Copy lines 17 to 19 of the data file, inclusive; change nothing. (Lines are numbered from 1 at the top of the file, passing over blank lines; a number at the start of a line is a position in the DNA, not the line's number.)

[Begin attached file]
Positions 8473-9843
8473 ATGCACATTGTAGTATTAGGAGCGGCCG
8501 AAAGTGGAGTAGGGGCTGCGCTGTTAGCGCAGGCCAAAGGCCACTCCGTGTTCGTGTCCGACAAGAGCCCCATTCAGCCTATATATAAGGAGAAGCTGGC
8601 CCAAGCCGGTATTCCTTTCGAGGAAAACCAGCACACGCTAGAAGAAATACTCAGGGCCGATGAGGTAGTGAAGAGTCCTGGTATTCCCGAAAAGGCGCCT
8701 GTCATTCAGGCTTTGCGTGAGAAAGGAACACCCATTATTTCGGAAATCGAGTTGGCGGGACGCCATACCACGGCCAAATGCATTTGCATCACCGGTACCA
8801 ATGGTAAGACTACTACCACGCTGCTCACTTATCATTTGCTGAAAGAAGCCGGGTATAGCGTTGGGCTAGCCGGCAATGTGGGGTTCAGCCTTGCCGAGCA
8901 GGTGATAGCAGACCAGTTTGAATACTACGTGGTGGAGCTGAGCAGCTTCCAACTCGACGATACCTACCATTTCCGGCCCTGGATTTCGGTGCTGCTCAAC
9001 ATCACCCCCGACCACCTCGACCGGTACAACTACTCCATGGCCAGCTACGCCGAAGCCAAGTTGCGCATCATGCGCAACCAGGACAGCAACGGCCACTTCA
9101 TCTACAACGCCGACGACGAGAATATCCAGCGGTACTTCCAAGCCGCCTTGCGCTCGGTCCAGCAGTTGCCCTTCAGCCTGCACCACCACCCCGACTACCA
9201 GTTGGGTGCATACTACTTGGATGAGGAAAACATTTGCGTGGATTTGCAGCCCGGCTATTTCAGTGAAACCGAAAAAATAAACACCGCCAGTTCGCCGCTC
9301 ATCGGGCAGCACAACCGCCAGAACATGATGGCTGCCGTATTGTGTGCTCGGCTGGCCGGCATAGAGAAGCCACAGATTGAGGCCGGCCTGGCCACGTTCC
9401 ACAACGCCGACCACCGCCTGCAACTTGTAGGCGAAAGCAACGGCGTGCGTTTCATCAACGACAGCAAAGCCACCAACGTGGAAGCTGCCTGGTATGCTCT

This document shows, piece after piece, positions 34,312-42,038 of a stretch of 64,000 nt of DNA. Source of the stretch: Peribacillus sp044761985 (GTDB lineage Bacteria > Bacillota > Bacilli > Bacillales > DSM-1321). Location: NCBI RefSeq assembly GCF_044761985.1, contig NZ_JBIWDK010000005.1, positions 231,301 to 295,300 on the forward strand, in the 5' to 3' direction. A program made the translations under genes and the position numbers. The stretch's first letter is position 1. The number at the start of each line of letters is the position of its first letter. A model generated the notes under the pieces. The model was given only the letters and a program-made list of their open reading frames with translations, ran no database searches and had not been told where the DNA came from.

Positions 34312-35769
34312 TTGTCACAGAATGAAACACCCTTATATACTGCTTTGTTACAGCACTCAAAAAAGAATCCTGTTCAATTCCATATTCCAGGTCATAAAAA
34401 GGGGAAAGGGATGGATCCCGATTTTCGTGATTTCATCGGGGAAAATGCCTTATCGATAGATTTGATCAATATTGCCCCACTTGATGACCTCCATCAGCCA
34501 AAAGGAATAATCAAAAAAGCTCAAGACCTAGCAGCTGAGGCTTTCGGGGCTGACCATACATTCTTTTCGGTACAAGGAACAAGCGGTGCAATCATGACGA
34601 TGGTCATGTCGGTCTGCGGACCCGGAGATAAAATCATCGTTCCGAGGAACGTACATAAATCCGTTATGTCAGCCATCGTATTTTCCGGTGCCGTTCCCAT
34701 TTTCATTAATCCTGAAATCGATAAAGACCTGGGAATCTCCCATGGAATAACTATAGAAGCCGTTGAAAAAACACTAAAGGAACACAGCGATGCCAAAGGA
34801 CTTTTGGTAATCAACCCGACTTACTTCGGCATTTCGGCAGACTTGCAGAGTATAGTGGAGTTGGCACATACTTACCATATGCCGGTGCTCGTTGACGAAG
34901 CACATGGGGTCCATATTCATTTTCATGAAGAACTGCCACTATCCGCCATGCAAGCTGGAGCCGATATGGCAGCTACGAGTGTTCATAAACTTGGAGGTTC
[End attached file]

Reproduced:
34501 AAAGGAATAATCAAAAAAGCTCAAGACCTAGCAGCTGAGGCTTTCGGGGCTGACCATACATTCTTTTCGGTACAAGGAACAAGCGGTGCAATCATGACGA
34601 TGGTCATGTCGGTCTGCGGACCCGGAGATAAAATCATCGTTCCGAGGAACGTACATAAATCCGTTATGTCAGCCATCGTATTTTCCGGTGCCGTTCCCAT
34701 TTTCATTAATCCTGAAATCGATAAAGACCTGGGAATCTCCCATGGAATAACTATAGAAGCCGTTGAAAAAACACTAAAGGAACACAGCGATGCCAAAGGA